• The Education Race– The ADOLWD article notes that labor participation amongst the young is falling, but it doesn’t explore the “why” and leaves the question for future research. The old formula for kids old enough to work was to finish school for the year and get a summer job. Today’s students have many choices in addition to finding paying work that range from summer school with their local school districts to summer programs designed for high school students at universities. I personally believe that the increasing competition for spots at select universities is pushing some students away from paid work towards experiences that might allow them to explore intellectual interests, enhance their college applications, or develop trade skills. I’ll also toss in there that when economies are in recession the young tend to get pushed from the labor market as adults compete for jobs.

Jonathan’s Takeaway: Challenging economic times don’t mean challenging times for every worker. Current conditions in Alaska can be strong for qualified workers; personal wage growth in Alaska was up 4.6 percent year-over-year and employers in many industries are competing for a depleted labor pool. For their part, employers are stuck between a rock and a hard place; business is good but not great, and labor isn’t cheap. Businesses may be stuck paying premium prices without the ability to pass those prices on to customers.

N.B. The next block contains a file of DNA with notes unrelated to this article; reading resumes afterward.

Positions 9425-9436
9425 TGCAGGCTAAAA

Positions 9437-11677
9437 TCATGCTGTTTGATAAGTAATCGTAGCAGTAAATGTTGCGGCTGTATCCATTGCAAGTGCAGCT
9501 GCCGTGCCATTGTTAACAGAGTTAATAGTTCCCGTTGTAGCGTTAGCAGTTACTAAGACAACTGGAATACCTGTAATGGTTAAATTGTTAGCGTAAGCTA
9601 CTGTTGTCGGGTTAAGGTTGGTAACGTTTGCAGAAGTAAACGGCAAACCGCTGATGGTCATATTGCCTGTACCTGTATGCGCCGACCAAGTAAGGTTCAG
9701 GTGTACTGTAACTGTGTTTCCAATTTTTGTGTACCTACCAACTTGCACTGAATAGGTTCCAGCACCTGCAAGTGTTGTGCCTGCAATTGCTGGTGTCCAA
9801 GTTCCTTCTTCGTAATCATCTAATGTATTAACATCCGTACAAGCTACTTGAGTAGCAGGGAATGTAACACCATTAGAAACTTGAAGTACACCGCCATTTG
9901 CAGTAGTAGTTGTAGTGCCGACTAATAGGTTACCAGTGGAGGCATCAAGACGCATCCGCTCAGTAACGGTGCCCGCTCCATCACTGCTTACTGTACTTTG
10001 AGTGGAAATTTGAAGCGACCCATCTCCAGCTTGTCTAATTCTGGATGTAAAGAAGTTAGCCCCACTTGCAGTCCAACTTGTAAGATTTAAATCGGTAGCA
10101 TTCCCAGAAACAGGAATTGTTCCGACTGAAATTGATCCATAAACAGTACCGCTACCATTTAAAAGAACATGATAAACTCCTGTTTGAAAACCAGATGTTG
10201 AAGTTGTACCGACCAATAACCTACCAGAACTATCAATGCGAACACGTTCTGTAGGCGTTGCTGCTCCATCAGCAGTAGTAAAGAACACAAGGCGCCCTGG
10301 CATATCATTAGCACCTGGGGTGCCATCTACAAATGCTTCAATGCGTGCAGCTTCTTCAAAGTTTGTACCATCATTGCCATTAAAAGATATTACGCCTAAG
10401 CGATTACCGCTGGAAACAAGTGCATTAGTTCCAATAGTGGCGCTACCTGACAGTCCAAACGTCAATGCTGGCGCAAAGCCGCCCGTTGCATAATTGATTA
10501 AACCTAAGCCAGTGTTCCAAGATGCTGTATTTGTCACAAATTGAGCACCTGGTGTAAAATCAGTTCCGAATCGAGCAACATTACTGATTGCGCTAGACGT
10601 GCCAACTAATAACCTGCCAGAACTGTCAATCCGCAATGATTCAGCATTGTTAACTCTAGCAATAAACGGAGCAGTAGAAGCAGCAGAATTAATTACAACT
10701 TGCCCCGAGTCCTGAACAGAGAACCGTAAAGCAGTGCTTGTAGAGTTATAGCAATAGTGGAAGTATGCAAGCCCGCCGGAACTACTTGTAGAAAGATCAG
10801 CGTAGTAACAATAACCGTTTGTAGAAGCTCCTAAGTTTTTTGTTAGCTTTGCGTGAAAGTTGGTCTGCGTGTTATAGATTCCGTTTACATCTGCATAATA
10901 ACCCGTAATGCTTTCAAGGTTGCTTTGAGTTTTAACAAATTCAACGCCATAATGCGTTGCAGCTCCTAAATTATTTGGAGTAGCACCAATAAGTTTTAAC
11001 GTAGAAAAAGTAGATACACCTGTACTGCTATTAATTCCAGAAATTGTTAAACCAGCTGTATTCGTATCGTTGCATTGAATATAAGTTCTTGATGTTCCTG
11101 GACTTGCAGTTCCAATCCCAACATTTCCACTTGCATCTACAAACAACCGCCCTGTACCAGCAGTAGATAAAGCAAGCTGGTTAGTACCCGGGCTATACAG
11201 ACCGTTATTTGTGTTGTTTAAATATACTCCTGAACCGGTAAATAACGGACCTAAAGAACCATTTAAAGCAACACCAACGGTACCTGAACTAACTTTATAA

Jonathan King is a consulting economist and Certified Professional Coach. His firm, Halcyon Consulting, is dedicated to helping clients reach their goals through accountability, integrity, and personal growth. Jonathan has 23 years of social science consulting experience including 16 years in Alaska. The comments in this blog do not necessarily represent the view of employers and clients past or present and are Jonathan’s alone. Suggested blog topics, constructive feedback, and comments are desired at askjonathan@apcm.net.